This past Wednesday I spent with my Leadership Southern Indiana Class traipsing around Jeffersonville, New Albany and Clarksville learning about different companies and economic development in the region.
Companies we visited included Briova (a specialty pharmacy), VC (steel processing), American Commercial Barge Lines (shipping), Flat 12 Bierworks (yes – a bar) and Samtec (a technology firm – I was so impressed with their company culture that I snagged one of their employee newsletters – hopefully they didn’t mind!).
Samtec was impressive. With a commitment to great service they grew from a home-based operation to a multi-national corporation with a presence around the world. Sales are anticipated to reach $625 million by the end of this year to 23,000 customers worldwide.
In their brief overview, John Haynes, a Senior Manager, shared about some core marketing concepts they believe have helped them be successful. This is paraphrasing but I think you’ll get the gist:
- Find a concept or category to own (for them it was service – as defined by the market being served).
- Attack on a focused, narrow front (especially as a small or emerging business or nonprofit we can’t try to be all things to all people).
- Understand the context and environment we’re operating in (no one operates in a vacuum).
- Customers define the brand.
Customers defining the brand makes a lot of sense. And it helps some things I’ve been thinking through fall into place. Too often, especially in the nonprofit world, it’s easy to feel like we need to define our brand too early. This makes sense because we often have large companies represented on our boards, and those board members (consciously or not) may expect small organizations to have the same things in place that their companies (with much bigger budgets) do. That includes branding. It’s expecting Stage IV or Stage V behavior from an organization that’s in Stage I or Stage II (I’ll be sharing more about life stage in future posts).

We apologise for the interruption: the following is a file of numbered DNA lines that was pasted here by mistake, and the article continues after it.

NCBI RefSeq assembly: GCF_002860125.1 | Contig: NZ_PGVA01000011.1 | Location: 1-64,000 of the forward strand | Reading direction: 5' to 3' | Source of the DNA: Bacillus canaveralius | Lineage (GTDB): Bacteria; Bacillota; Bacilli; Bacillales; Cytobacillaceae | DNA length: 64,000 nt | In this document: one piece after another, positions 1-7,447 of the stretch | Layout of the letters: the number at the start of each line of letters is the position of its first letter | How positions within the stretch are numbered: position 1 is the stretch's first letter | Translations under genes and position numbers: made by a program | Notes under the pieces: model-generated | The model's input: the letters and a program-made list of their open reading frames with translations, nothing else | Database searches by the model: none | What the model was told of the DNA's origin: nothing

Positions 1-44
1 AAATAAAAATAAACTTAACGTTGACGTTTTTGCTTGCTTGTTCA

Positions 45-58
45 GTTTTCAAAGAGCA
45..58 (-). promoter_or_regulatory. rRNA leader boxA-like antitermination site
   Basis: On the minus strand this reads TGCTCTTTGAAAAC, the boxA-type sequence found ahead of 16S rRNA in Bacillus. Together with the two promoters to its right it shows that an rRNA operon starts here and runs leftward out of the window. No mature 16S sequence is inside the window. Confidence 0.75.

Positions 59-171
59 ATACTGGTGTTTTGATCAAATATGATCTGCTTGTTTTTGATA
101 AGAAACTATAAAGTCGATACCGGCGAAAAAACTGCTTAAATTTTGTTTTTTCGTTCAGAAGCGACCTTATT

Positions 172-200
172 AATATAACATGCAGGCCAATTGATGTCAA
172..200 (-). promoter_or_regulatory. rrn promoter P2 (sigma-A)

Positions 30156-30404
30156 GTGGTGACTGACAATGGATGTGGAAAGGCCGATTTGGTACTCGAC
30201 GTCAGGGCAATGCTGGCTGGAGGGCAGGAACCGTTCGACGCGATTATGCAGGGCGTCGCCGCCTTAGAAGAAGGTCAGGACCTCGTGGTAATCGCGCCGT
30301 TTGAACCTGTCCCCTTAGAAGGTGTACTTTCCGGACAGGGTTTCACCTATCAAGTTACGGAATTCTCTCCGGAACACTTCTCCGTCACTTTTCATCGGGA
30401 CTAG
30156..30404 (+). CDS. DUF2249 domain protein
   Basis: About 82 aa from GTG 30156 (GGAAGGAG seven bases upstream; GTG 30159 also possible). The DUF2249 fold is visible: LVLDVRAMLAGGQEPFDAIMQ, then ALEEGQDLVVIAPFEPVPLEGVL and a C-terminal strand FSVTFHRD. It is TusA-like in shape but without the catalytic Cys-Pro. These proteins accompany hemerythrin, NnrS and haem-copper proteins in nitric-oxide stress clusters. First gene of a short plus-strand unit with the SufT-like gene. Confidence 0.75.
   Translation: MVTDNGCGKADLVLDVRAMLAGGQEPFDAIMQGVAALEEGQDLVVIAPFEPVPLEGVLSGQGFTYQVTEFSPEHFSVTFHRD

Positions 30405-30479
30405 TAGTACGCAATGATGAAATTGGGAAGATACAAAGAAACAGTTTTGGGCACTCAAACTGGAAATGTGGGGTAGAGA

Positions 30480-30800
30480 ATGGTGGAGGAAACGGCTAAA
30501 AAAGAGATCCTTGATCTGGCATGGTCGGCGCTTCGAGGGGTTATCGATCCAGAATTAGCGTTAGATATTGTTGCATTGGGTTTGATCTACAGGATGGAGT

So back to my initial thought – when is the right time to identify the brand of an organization? If, as Samtec suggests, the brand is defined by the customer, then it makes sense that an organization not jump into a firm idea of a brand too early.
However, over the course of 20 years of working with nonprofits, I’ve seen cases where organizations don’t have a clear brand defined (although do have a general unwritten idea of what they think it might be). If new board members come in without the benefit of a clear brand, it is possible they could pull the organization in a different direction altogether. So with that in mind it is important to have something in place.
Perhaps the answer is to start with some minimal early minimal branding (appropriate to the life stage of the organization) and then, as the organization grows, a more permanent brand develops.
What are your thoughts? Right away? Wait awhile? or a hybrid? Please share your thoughts below.